Science communicators the world over fret over how to present truth claims in contested situations, particularly when the best evidence suggests that one claim is more likely to be true than others.  Journalistic norms often limit a reporter’s freedom to adjudicate these claims in stories, and audiences in many countries—habituated to the role of the journalist as a “translator” rather than an “evaluator” of evidence—also may react badly to stories that attempt to sort out the most valid claims.  Charges of “biased reporting” often accompany such efforts, leading journalists to make strenuous efforts to distance themselves from validity judgments by, for example, giving equal space to all claims in a story or by concentrating solely on “accuracy,” defined here as achieving a good fit between what a source says and what the story reports. None of these tactics is good for the reader who, faced with “he said/she said” accounts, typically concludes that “nobody knows what’s true!”  Given those challenges, this panel will examine strategies for building journalistic stories about contested science issues in ways that are consistent with journalistic norms and that may enhance the ability of audiences to understand that not all truth claims are created equal while helping them determine which truth claims are likely to be more valid than others.   

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Public Communication of Science and Technology

 

Can weight of evidence strategies help audiences evaluate truth claims when the science is controversial?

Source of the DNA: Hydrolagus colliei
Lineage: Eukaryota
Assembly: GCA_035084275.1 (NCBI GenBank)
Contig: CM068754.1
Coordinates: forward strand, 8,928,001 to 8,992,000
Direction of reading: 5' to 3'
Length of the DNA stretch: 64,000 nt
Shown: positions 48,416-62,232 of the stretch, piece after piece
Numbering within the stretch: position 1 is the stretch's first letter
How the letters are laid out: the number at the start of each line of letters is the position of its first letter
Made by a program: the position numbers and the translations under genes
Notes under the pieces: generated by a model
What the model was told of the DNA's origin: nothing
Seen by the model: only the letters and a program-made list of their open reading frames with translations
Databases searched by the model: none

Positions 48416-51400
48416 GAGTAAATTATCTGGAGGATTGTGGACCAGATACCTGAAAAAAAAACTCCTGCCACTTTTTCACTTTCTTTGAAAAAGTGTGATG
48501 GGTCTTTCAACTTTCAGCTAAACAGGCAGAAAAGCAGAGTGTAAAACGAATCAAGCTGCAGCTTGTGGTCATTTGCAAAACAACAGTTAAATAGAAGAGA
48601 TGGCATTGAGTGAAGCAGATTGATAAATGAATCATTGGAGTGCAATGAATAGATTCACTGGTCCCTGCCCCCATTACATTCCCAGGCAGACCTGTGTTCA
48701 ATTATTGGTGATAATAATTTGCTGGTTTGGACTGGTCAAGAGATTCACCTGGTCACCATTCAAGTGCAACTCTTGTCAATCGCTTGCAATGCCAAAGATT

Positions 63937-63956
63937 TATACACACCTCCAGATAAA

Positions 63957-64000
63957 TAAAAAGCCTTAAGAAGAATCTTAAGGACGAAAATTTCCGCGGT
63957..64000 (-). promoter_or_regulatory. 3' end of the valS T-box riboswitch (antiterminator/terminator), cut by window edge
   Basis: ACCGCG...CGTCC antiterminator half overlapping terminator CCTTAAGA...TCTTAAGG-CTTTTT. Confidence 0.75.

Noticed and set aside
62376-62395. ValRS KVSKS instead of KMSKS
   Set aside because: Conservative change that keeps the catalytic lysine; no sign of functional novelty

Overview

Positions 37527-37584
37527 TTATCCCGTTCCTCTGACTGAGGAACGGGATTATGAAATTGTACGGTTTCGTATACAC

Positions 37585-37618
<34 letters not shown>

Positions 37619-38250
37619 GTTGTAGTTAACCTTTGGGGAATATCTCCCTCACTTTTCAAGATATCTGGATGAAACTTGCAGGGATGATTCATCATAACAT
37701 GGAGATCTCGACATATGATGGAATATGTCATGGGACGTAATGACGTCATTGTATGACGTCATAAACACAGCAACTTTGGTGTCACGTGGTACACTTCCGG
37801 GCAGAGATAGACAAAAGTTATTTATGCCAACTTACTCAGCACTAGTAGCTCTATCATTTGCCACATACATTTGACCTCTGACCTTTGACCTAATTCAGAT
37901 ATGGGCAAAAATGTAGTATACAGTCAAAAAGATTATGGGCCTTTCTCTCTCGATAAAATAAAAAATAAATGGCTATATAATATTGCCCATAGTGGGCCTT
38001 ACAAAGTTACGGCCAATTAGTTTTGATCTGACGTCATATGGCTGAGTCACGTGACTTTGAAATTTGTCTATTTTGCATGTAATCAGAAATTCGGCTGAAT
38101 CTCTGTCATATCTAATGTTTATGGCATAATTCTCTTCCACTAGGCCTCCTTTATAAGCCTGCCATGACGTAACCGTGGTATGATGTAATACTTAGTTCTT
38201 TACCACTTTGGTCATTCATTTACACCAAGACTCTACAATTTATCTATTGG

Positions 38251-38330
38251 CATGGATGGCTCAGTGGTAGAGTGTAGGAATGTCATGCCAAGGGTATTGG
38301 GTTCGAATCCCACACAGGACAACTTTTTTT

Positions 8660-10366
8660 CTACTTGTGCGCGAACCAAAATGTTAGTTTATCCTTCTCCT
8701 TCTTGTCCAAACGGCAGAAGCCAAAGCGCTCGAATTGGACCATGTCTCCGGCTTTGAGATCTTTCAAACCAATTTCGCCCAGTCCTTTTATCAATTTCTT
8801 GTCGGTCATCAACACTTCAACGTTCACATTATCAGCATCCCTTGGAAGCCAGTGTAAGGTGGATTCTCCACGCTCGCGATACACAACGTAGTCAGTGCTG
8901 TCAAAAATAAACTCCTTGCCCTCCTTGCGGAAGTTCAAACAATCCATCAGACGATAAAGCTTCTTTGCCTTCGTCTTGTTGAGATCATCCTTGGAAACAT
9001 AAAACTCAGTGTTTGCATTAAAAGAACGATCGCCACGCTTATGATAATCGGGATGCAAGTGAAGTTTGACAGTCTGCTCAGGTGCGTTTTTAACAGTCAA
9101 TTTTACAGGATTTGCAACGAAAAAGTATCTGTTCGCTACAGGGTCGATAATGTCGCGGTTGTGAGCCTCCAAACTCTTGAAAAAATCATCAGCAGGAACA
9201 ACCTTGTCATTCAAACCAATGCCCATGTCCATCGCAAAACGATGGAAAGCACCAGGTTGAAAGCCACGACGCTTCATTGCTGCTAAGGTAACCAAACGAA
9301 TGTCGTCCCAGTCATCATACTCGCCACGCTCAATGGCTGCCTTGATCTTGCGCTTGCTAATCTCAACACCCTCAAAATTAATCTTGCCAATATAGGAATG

Sharon Dunwoody   School of Journalism and Mass Communication University of Wisconsin-Madison

Science communicators the world over fret over how to present truth claims in contested situations, particularly when the best evidence suggests that one claim is more likely to be true than others.  Journalistic norms often limit a reporter’s freedom to adjudicate these claims in stories, and audiences in many countries—habituated to the role of the journalist as a “translator” rather than an “evaluator” of evidence—also may react badly to stories that attempt to sort out the most valid claims.  Charges of “biased reporting” often accompany such efforts, leading journalists to make strenuous efforts to distance themselves from validity judgments by, for example, giving equal space to all claims in a story or by concentrating solely on “accuracy,” defined here as achieving a good fit between what a source says and what the story reports. None of these tactics is good for the reader who, faced with “he said/she said” accounts, typically concludes that “nobody knows what’s true!”  Given those challenges, this panel will examine strategies for building journalistic stories about contested science issues in ways that are consistent with journalistic norms and that may enhance the ability of audiences to understand that not all truth claims are created equal while helping them determine which truth claims are likely to be more valid than others.   

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